The psychological basis for knife slashing nightmare films and the reality of knife crime can be traced back to Freud’s theories. Knife crime has afflicted our streets, now more than ever before, says Alan Walsh, who runs a boxing club to help keep young people off the streets and drugs. Dreams are a nightmarish reality for some. Smita RK reflects for TF. October 2020.
‘Dreams are the fulfilment of wishes and fears. A nightmare is a fulfilment of a fear.’ -Sigmund Freud, Interpretation of Dreams.
Springwood is the fictitious town where the Nightmare on Elm Street takes place. In Nightmare on Elm Street, the teenagers who Freddie Krueger, a burnt nightmarish being, harasses, spiral into their ‘nightmare’ -they simply cannot close their eyes for fear of the knife wielding horrific nightmare which takes over, invades their minds and actually begins to ‘kill’ them in real life. Dream and reality merge, creating a living nightmare for the teens. There is an underlying moral theme about the promiscuous sexual behaviour of the teenagers which somehow links with the horror. A kniving crossover from nightmare to reality is what makes this film pulsate and it has spawned the gory portion of a genre of knife slashing, horror films. All horror has this underlying theme- unguarded character- vulnerable, asleep, bathing, unclothed and a distorted monster creeps in and slashes mercilessly, masked and fully clothed. Trauma at its worst. To be unguarded against death. Weapons of mass destruction have been created against this base experience. In psychology, we call it trauma and we try to master this trauma by developing attitudes and skills. Bad unexpected things happen to us and we realise, ‘should have been on guard, this would not have happened’. Reflecting on experiences and changing behaviour after all, is the foundation for growth. We are also ‘guarded’ by our innate ‘fight or flight’ response. It is our mental and emotional ‘clothing’. In horror films, the film maker shows how this response was ‘on hold’ or ‘idling’ whilst the hero/heroine (mostly the latter) were unclothed, bathing, sleeping etc, and awful things happened. The nightmare invaded the bedroom/ bathroom/ home and the mind. As audience, we were caught unawares. All concerned – spectators and protagonists -screamed ! And so did distributors and film makers, with pleasure. In short, it is a never ending source of horror and nightmare and …money making.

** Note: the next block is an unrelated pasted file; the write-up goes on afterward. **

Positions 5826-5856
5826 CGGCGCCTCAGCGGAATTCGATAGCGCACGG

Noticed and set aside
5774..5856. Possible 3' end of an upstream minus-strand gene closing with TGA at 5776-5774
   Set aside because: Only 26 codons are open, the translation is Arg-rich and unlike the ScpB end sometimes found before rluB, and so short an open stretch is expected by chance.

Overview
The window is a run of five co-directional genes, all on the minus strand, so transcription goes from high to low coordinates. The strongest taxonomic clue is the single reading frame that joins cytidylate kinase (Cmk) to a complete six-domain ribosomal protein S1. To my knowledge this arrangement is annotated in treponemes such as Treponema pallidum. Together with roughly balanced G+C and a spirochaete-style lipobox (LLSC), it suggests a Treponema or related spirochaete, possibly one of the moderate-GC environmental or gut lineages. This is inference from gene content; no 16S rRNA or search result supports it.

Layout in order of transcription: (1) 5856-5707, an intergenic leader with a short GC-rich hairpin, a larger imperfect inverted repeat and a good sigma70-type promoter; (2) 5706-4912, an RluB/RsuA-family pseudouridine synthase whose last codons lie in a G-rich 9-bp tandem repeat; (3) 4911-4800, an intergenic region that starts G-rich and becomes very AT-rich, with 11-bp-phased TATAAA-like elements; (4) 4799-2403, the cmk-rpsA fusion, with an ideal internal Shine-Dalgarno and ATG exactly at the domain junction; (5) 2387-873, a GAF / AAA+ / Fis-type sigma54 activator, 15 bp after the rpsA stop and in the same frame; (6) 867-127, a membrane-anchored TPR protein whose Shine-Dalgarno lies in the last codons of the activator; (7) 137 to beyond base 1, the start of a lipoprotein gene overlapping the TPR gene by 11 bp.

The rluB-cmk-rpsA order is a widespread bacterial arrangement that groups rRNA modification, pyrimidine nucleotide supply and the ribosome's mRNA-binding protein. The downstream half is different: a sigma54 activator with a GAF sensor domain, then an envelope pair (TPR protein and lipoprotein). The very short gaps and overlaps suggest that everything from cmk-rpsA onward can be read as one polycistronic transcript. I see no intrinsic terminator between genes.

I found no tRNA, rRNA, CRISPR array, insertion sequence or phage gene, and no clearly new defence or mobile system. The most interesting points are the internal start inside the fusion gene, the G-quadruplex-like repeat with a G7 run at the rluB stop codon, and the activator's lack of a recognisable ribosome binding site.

Step into the past to the ‘mother’ of all knife slashing nightmares, from the psychological palate of Alfred Hitchcock who arguably, began the genre with the knife slashing Norman Bates in the Psycho. A neat analysis by a psychiatrist at the end of the film helps us to untangle and link the bizarre reasons why a young man would keep the corpse of his mother in a bedroom and slash young women who turn him on, excite him, in real life. It endangers the ‘pure’ relationship with mother. Norman Bates, played by Anthony Perkins, peeps from a hole in the wall at the unsuspecting young woman who is undressing and this ‘unmans’ him. He is at the mercy of his sexual urges and consequently, this urge seems to turn him into a monster who enters the bathroom and slashes the woman who is bathing unsuspectingly. The psychiatrist explains later that this sexual urge of Norman’s threatens his oedipal loyalty to his mother and his mixed feelings about her ‘oedipal’ betrayal when she goes with another man after his father’s death. If we did not take a peek into his mind’s internal workings, thanks to the psychiatrist, we would not understand the bizarreness of any of the horror of this story. Freud, in fact, sought to understand and link the inner horrors of sexuality and fear in his practice.